Celebrating World Soils Day: Institute Announces Completion Of National Soil Sampling Project
Results of a national inventory of Scotland’s soils will provide scientists with invaluable evidence on climate change.
The Macaulay Land Use Institute has completed a national soil sampling project which it will use to compare with samples taken 25 years earlier from the same locations to investigate the impact of climate change on our soils.
Environment Minister Roseanna Cunningham said: "The quality of Scotland’s soil is fundamental to our economic well-being, ensuring our place as a producer of top-quality food and livestock and, subsequently, supporting rural communities.
"The importance of soil in supporting a wide range of ecosystem services, helping us in our battle to combat climate change, is mirrored in the Scottish Government funding of soil research, amounting to £2.7 million annually. Soil health is a research field shared by the Macaulay Institute and Scottish Crop Research Institute who announced in October that they were to unite, strengthening Scotland's rural-environmental research capacity.
"Earlier on this year I published the Scottish Soil Framework, which highlights that Scotland’s soils are one of the Nation’s greatest assets - a valuable yet vulnerable resource. The Framework promotes the sustainable management of soils consistent with the economic, social and environmental needs of Scotland."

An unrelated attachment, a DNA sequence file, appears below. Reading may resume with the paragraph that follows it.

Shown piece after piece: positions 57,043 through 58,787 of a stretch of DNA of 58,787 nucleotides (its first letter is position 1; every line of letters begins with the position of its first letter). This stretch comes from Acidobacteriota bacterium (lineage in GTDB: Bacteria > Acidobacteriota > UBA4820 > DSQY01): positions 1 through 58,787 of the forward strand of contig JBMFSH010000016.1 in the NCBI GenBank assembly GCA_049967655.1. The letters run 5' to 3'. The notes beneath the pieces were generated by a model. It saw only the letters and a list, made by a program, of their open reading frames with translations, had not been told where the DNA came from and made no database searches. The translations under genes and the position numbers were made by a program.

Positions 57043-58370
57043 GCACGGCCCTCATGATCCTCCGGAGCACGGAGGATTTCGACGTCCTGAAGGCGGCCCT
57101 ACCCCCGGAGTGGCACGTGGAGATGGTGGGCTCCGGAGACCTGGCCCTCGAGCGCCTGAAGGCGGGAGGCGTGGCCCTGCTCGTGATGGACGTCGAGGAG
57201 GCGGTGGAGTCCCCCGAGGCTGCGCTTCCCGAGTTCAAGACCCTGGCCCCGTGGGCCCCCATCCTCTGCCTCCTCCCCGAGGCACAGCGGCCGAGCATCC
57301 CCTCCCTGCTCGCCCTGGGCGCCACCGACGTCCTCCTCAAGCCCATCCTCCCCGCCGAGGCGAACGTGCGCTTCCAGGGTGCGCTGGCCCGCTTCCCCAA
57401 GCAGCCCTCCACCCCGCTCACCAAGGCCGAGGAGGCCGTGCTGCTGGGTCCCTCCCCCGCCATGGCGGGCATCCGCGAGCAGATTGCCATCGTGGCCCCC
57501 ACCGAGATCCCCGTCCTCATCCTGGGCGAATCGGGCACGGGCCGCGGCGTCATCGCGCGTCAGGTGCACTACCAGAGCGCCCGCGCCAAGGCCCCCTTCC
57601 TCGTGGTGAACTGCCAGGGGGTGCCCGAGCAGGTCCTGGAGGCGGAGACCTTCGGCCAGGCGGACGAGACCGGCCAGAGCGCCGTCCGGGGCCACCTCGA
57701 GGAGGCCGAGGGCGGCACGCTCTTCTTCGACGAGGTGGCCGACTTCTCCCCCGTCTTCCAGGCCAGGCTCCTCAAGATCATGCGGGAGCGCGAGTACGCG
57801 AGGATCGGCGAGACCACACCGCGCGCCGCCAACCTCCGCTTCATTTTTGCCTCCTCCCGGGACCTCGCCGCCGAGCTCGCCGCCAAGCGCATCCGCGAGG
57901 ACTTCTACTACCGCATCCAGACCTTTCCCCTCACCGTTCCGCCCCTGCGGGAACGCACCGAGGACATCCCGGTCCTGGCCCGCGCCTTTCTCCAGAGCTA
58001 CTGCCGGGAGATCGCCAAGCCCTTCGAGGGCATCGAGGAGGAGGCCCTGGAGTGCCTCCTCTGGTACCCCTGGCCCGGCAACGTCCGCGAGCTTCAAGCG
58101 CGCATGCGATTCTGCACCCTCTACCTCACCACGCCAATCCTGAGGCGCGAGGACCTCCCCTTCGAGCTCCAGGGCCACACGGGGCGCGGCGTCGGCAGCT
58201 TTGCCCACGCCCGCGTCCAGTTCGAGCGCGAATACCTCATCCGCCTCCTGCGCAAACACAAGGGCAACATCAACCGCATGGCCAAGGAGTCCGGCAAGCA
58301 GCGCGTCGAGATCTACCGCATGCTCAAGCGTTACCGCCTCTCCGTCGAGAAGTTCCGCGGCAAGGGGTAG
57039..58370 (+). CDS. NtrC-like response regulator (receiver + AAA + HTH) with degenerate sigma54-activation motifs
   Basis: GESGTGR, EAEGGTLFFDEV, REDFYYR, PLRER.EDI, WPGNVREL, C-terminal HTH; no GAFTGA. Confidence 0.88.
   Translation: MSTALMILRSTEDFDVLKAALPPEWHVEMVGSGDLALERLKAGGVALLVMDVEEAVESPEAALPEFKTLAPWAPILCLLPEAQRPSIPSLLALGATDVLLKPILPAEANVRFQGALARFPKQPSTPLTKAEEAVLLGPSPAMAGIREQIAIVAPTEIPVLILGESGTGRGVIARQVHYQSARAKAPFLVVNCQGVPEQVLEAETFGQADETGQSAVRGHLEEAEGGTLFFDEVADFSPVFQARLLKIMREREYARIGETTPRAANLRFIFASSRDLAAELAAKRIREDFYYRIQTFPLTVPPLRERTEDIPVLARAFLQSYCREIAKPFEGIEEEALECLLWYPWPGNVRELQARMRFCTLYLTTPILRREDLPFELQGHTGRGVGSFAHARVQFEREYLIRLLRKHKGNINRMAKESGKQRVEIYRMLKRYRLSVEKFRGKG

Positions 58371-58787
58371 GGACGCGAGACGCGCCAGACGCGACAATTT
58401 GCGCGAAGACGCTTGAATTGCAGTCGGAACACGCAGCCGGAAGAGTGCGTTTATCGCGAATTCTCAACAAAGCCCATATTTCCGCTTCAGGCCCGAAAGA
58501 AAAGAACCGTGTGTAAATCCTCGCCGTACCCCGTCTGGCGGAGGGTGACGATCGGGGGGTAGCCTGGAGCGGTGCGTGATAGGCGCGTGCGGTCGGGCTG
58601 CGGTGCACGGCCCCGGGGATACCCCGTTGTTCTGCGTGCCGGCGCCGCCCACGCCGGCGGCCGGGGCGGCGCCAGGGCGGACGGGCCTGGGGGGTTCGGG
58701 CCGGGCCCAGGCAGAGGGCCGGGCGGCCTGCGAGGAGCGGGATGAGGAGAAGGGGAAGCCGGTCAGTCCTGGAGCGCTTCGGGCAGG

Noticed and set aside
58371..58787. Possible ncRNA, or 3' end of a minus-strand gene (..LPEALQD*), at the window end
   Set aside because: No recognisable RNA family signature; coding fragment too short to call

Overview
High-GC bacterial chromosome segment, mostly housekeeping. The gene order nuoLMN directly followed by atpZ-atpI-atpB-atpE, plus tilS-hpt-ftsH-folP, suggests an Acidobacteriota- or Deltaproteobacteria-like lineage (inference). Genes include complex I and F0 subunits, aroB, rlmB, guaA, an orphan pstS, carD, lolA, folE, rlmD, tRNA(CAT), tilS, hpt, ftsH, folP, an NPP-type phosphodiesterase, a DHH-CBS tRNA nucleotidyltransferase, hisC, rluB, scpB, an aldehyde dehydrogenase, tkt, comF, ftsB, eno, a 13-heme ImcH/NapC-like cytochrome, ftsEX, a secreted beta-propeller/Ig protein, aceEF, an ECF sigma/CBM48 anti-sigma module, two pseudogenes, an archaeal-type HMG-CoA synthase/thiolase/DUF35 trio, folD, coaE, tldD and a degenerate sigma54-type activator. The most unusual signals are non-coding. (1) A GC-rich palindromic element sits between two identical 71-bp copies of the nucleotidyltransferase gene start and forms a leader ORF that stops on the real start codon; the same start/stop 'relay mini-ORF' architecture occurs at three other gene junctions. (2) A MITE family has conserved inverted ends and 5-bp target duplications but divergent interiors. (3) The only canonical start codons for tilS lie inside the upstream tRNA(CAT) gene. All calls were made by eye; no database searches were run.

More than 2,000 soil samples will be analysed to determine whether increased levels of carbon dioxide are being released from the soils - one of the effects of global warming. The evidence will be compared with samples gathered 25 years earlier and used to inform policies and guidance on land-use.
Macaulay research scientist, Willie Towers, said: "The results from the re-sampling will provide evidence of how our soils have changed over the past quarter of a century, whether there are signs of increased pollutants and what could be done by farmers and other land managers to ensure soils remain healthy. A joint project with SCRI is underway investigating whether changes in climate have had an impact on the number of earthworms in soil, a vital component in maintaining soil health.
"We have also created an archive of soil DNA to explore the biodiversity within soil which will help develop new measuring techniques."
Soil sampling also offers an educational opportunity and the Institute is actively looking to engage with schools to carry out soil sampling activities in their communities and to demonstrate how soils play a crucial role in almost every aspect of our lives.
Published on 04 December 2009 in Climate, water and energy